Here’s a quote that I hope doesn’t – although I’m afraid will – define our nation: “A democracy cannot exist as a permanent form of government. It can only exist until the voters discover that they can vote themselves largesse from the public treasury. From that moment on, the majority always votes for the candidates promising the most benefits from the public treasury with the result that a democracy always collapses over loose fiscal policy, always followed by a dictatorship. The average age of the world’s greatest civilizations has been 200 years.” Could a candidate win in our nation if he talked about us making the sacrifices for our nation’s and our children’s futures? Sadly I doubt it. As the percentage of our nation receiving entitlements grows, so too will the number of voters who want candidates promising more spending, furthering our nation’s problems.
Michael Farris makes another point about governments promising more jobs, a promise we’ve been listening to for years. He says, “Politicians who campaign that they will create jobs should be viewed with deep suspicion. The only way the government can create jobs is to tax the people and employ a person to work for the government or for a contractor doing work for the government. The best thing the government can do to create jobs is to lower taxes. Then businesses have an incentive to succeed. Government should also reduce regulation so that business have a chance to succeed.” So it seems pretty clear in his estimation, the best way for the government to stimulate the economy (whether through spending or taxing less), he’d choose lower taxes.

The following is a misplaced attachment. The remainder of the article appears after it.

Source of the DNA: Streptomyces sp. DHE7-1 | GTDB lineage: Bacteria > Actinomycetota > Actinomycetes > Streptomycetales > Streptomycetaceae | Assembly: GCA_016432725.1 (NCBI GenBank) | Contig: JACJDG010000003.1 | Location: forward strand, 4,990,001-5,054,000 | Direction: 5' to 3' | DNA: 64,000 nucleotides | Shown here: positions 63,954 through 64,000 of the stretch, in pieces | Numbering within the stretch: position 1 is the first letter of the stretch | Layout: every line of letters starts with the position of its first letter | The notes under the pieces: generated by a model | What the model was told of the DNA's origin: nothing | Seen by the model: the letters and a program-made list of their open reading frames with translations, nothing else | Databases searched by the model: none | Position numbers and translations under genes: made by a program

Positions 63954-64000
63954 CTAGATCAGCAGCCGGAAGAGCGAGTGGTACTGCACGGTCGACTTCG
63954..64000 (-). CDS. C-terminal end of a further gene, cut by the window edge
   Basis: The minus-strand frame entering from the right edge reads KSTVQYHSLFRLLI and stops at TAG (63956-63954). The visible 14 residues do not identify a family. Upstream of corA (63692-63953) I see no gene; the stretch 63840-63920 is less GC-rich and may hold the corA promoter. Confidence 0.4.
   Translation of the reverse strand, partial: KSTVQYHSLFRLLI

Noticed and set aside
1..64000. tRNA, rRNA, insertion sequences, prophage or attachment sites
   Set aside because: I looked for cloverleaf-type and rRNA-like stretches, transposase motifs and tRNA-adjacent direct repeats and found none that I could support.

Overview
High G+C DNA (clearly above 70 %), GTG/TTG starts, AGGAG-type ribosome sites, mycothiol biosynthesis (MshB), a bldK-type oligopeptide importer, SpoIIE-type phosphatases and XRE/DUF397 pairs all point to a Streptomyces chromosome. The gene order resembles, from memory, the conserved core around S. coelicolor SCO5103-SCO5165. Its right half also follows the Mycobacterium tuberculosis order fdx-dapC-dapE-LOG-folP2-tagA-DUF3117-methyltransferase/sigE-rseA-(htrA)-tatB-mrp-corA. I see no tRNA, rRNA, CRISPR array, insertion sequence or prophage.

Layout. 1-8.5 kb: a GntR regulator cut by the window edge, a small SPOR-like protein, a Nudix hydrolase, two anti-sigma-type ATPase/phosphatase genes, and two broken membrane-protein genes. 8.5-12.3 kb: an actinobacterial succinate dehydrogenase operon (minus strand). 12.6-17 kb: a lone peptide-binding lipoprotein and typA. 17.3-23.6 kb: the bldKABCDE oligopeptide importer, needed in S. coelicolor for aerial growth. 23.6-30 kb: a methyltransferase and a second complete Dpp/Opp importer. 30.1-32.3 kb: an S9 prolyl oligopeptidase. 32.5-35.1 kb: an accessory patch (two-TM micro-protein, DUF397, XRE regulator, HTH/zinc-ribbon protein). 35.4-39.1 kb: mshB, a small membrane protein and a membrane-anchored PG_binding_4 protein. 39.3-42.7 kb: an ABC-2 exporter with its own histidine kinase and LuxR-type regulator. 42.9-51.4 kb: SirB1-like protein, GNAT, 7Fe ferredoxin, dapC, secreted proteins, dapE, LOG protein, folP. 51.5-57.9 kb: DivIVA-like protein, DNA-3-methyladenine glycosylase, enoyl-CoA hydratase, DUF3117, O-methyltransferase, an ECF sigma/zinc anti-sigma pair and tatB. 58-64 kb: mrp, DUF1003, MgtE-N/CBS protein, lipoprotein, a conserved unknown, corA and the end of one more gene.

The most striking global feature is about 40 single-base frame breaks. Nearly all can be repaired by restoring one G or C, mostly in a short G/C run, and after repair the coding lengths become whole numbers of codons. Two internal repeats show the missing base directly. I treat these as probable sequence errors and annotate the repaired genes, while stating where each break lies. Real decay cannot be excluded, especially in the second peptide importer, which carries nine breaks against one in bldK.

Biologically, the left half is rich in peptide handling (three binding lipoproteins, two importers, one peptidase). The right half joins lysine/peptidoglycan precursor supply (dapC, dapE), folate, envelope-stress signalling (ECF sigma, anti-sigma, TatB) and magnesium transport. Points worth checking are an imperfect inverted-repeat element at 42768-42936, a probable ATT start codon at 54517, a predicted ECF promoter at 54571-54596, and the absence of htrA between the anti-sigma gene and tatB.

The Bible has a lot to say about our nation’s casual view of debt and spending. Proverbs 13:22 says, “A good man leaves an inheritance to his children’s children.” I don’t know if there’s a better verse describing the exact opposite of what our nation is doing. It would be one thing if the only thing we were doing wrong is not leaving an inheritance to our children, but our sin goes far beyond that in terms of actually robbing our children’s futures from them. They are the ones who will be saddled with the problems we’re making today.
Proverbs 22:7 says, “The borrower is servant to the lender” and Romans 13:8 says, “Owe no one anything.” Does anyone understand why we have a debt ceiling if we keep raising it? If the purpose of a debt ceiling is to prevent debt from reaching a certain amount, and if we’re just going to raise the ceiling when we reach it, let’s get rid of the pretenses that don’t have any real significance anyway.
Psalm 37:21 says, “The wicked borrows and does not repay.” While you could argue that our nation has never defaulted on its debt (even though we were within days of doing so, and the news each day focused on the alarm associated with the possibility of our nation doing so), we currently borrow $0.40 of every dollar we spend and that percentage will continue to increase until default is inevitable. The US lost its triple-A bond rating with S&P’s following the debt ceiling increase, and received a negative outlook for the future indicating there’s risk of a further downgrade if the government’s fiscal discipline weakens or the economy deteriorates significantly. China’s official Xinhua news agency said in a commentary, “The U.S. government has to come to terms with the painful fact that the good old days when it could just borrow its way out of messes of its own making are finally gone.”